September 2nd is approaching; the anniversary of my father’s suicide.
It’s been nineteen years—yes, nineteen— and I still never know how that day will arrive. Some years the sorrow of loss starts gathering early. It might appear days, even weeks, beforehand, and is persistent like the dense fog that clings to these late August mornings—heavy and opaque.
Other years the date, though permanently circled on the calendar in invisible red ink, passes undetected by my emotional radar and I awake on September 3rd surprised by a guilt-tinged realization that I didn’t think of September 2nd at all. But those years are rare.
But today, August 21st, marks a different anniversary from that same year that I rarely talk about. It’s the anniversary of the day my father wrote his suicide notes.
Continue reading “The Last Lost Days of August”
Just before Christmas I received an order for five XIZOZU: Loss of Wife, Loss of Sister, Loss of Daughter, Loss of Mother, Caregiver.
I got teary. Instantly.
It was impossible to miss the far-reaching impact that the passing of this one woman had in her world.
I was glad to create medals that would be reminders of each of those sacred connections and also containers for the love that could no longer be physically expressed. I poured all my comforting energy into each of those medals.
It’s easy to forget how deeply each of us touches so many others on a given day, in a given lifetime. As I packaged the order up for delivery I whispered a promise to myself to be better about valuing each of spaces I occupy in other people’s lives.
Have you thought about how many roles you fill in your everyday life? The list grows quickly once you start making it. Believe me.
Thanks for reading,
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In designing XIZOZU Medals of Honor I have to explore some of life’s most gut-wrenching events, and present them in a meaningful design, intended for people who would rather not have earned them.
And while I am reasonably comfortable with death as a broad concept—you know, when it’s quietly slipped into like a favorite robe after a long and fulfilling life. There are all those other instances of death that are impossible to grasp and that make us different people. The loss of a child, of any age, tops the list.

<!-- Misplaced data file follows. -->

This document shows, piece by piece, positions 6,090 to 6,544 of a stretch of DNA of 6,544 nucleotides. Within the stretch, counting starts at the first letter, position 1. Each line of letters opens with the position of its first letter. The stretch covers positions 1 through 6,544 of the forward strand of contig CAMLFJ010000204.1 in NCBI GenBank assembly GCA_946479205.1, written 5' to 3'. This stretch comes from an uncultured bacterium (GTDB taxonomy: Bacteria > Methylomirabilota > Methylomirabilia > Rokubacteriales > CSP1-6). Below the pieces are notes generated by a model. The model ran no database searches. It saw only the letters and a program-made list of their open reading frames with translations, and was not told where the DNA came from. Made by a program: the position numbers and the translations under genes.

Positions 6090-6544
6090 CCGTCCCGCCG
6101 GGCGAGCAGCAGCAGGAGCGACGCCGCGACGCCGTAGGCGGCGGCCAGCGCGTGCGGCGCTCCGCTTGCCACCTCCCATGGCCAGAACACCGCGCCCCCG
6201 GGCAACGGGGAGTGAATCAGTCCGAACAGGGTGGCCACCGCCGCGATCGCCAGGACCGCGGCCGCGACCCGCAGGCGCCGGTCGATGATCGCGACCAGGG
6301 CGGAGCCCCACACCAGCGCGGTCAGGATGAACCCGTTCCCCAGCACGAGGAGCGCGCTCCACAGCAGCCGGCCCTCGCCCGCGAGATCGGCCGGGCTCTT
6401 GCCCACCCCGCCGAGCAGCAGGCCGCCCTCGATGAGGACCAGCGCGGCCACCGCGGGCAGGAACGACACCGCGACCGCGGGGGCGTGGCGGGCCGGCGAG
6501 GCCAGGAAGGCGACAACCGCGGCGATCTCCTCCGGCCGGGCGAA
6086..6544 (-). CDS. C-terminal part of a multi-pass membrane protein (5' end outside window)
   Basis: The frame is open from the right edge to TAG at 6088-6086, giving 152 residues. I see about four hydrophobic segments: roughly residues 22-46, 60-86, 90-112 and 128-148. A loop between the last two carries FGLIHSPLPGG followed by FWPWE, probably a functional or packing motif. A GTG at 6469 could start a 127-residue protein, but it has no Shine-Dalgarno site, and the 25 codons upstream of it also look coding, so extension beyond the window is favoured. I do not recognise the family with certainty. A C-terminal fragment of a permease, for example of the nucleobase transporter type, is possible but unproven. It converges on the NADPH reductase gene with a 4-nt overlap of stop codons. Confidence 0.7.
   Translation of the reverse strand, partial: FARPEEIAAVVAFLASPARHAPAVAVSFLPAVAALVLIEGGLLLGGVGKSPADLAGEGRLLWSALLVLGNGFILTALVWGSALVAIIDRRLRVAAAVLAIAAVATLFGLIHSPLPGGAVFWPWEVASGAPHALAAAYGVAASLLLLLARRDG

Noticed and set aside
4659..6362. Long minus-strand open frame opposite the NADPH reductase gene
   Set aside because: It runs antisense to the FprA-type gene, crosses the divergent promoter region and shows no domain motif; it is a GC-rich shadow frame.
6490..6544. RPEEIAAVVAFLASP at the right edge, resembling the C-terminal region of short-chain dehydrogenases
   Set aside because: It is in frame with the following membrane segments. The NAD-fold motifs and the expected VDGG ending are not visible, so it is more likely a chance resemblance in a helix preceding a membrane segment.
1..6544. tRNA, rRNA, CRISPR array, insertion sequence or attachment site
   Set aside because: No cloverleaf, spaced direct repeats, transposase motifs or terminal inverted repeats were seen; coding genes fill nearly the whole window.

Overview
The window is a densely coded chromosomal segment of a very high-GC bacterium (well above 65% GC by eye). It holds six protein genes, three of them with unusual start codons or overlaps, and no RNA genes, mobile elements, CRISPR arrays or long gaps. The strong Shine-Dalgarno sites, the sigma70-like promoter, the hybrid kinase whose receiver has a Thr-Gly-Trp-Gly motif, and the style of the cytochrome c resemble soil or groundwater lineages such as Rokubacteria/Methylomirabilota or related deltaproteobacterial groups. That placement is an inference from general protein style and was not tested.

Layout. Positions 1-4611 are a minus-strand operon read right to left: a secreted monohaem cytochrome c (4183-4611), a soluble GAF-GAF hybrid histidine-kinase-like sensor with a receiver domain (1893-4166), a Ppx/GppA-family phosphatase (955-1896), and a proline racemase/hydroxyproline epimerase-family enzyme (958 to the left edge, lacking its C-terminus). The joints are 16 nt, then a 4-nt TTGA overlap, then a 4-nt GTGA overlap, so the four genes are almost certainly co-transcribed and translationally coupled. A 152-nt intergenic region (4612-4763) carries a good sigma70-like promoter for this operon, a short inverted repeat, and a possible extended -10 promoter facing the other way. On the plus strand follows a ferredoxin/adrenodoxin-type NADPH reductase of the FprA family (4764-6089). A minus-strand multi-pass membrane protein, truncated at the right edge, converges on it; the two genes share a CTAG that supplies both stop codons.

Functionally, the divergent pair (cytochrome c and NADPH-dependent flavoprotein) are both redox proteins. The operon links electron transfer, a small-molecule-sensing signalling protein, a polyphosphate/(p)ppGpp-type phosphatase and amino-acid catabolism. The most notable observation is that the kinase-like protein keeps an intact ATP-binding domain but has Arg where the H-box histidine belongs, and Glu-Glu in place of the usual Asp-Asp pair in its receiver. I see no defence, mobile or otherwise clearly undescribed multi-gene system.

Having no children of my own I can’t come close to comprehending the depth of such a loss. How does one take that unimaginable the first step on the path of recovery after losing a child? There is no road map for this kind of loss. Everyone must wander through their own dense fog of despair in whatever way their heart urges until it finally begins to lift. The inner strength required to simply lift one’s head and look at the world after such devastation is incalculable to me. But somehow remarkably, people—parents—do it.
During design research for my Loss of a Child XIZOZU medal, I came across thousands of pages and posts about working through the grief of this tragedy. (I link to many of them here.) I had to sit in a lot of my own discomfort while reading the poignant personal stories of parents emerging after deeply traumatic loss. Admittedly, my unease didn’t even register on the human heartache scale compared with those I was reading about.
By reading this post: What I Wish More People Understood About Losing A Child, I gained a clearer understanding of the role of those supporting a grieving parent. The author, Paula Stevens, who has experienced this agony herself, offers suggestions for ways to support bereaving parents. Her brief straightforward list is rich in first-hand advice on ways we can best comfort those struggling with this grief, including the importance of understanding that it’s not something that ever fully heals.
I learned how how important it is that their children not be forgotten. That they are kept alive through memories; that they are talked about. After several weeks of producing designs that only came close or outright failed, I finally created one that honors the parent, the child, and the sacred connection they’ll eternally share. It was among the most challenging things I will ever attempt.
As it should be.